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PostPosted: Mon 07 Nov, 2011 8:55 pm    Post subject:         Reply with quote

Congratulations on picking up this very nice sword. Cool
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Tim Lison




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PostPosted: Mon 07 Nov, 2011 9:12 pm    Post subject:         Reply with quote

Congrats Jean! This sword is a beauty and I'm sure you'll love it. As you know, Michael's work is top notch. Enjoy it! Post your impressions of the sword "in hand" when you get it.
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Chad Arnow
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PostPosted: Tue 08 Nov, 2011 6:45 am    Post subject:         Reply with quote

Jean Thibodeau wrote:
I could be wrong but to me an ideal type XVIII should have gently curved edges over the entire length of the blade maybe accelerating in curvature to the point in the final 3" / 6".


I believe many (perhaps most) examples of the XVIII fmaily will have some areas where the egdes run parallel. It would be difficult to have the curve the entire time, especially in longer length. I see this blade form as combining some elements of both the old parallel-edged cutting swords and the sharply tapering thusting swords.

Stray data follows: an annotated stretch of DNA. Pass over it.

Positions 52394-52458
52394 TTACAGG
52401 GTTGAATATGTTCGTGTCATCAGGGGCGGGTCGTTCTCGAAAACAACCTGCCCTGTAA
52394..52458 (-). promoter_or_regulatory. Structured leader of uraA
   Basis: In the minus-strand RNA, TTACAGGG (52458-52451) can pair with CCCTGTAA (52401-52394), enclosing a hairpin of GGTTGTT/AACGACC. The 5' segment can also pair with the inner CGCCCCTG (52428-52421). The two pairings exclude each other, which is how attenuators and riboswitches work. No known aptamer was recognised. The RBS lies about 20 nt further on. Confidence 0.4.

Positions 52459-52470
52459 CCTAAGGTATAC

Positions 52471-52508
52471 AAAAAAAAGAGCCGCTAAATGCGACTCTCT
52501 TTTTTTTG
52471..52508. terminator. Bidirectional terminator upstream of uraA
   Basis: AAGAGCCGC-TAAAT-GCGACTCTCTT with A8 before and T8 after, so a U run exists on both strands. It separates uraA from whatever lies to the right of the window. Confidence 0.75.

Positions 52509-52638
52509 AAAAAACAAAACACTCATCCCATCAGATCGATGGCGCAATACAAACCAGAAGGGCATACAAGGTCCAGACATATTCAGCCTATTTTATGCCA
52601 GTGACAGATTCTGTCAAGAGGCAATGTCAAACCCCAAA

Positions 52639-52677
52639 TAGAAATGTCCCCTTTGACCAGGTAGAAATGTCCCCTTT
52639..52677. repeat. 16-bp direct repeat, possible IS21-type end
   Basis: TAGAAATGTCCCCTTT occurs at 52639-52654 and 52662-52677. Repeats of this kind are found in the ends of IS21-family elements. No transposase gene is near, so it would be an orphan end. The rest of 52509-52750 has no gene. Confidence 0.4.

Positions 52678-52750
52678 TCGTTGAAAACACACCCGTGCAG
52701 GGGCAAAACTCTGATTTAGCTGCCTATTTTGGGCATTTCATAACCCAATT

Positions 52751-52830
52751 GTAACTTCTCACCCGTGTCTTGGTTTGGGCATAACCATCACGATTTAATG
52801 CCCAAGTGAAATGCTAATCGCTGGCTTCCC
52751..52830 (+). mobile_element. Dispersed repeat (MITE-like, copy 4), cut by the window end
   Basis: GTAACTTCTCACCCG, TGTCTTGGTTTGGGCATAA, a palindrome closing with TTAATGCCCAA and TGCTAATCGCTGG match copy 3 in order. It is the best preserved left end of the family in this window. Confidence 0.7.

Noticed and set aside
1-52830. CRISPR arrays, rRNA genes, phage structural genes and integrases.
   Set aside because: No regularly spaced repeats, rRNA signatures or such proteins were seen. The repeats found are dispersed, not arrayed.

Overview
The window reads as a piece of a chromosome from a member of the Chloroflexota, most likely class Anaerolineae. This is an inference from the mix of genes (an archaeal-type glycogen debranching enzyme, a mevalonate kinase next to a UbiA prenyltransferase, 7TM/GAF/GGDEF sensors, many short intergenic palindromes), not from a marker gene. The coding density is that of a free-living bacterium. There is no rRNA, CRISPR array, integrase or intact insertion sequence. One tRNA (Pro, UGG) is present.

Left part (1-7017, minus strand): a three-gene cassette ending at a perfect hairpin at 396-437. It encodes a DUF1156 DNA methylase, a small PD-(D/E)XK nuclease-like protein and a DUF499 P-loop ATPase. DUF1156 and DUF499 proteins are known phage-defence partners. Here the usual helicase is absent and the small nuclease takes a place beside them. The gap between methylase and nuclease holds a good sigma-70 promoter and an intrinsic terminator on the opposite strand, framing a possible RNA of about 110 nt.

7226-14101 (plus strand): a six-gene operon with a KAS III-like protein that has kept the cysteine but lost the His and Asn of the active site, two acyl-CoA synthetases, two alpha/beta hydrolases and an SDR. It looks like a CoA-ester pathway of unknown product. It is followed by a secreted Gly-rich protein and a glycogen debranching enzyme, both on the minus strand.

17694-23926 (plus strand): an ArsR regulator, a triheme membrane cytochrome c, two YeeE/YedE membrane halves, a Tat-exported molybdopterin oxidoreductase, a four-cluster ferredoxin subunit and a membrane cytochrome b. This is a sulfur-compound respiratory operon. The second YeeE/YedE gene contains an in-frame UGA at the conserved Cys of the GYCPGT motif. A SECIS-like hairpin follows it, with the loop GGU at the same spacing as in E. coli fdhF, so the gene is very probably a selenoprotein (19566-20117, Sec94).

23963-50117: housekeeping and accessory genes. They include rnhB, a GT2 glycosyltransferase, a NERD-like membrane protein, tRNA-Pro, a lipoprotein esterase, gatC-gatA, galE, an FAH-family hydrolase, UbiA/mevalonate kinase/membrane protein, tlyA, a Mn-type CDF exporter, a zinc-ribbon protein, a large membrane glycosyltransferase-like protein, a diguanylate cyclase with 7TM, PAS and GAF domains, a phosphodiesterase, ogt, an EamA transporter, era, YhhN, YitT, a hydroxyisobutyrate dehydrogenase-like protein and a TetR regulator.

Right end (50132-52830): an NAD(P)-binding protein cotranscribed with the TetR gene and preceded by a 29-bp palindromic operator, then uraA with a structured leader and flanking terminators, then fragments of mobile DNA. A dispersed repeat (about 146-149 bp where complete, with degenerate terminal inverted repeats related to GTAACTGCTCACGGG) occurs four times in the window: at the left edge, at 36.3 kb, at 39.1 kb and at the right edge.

But that's neither here nor there. Happy Congrats on a beautiful sword.

Happy

ChadA

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Ben Potter
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PostPosted: Tue 08 Nov, 2011 9:24 am    Post subject:         Reply with quote

Beautiful sword! Very clean and rich.
Ben Potter Bladesmith

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For I have chosen the path I tread
Knowing it would be steep,
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PostPosted: Tue 08 Nov, 2011 10:34 am    Post subject:         Reply with quote

Congratulations on getting that beautiful sword, Jean. I was very tempted to buy it myself.

My vote is for type XV.
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Chad Arnow
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PostPosted: Tue 08 Nov, 2011 4:30 pm    Post subject:         Reply with quote

Roger Hooper wrote:
Congratulations on getting that beautiful sword, Jean. I was very tempted to buy it myself.

My vote is for type XV.


I agree Michael's rendition is more XV than XVIII.

Happy

ChadA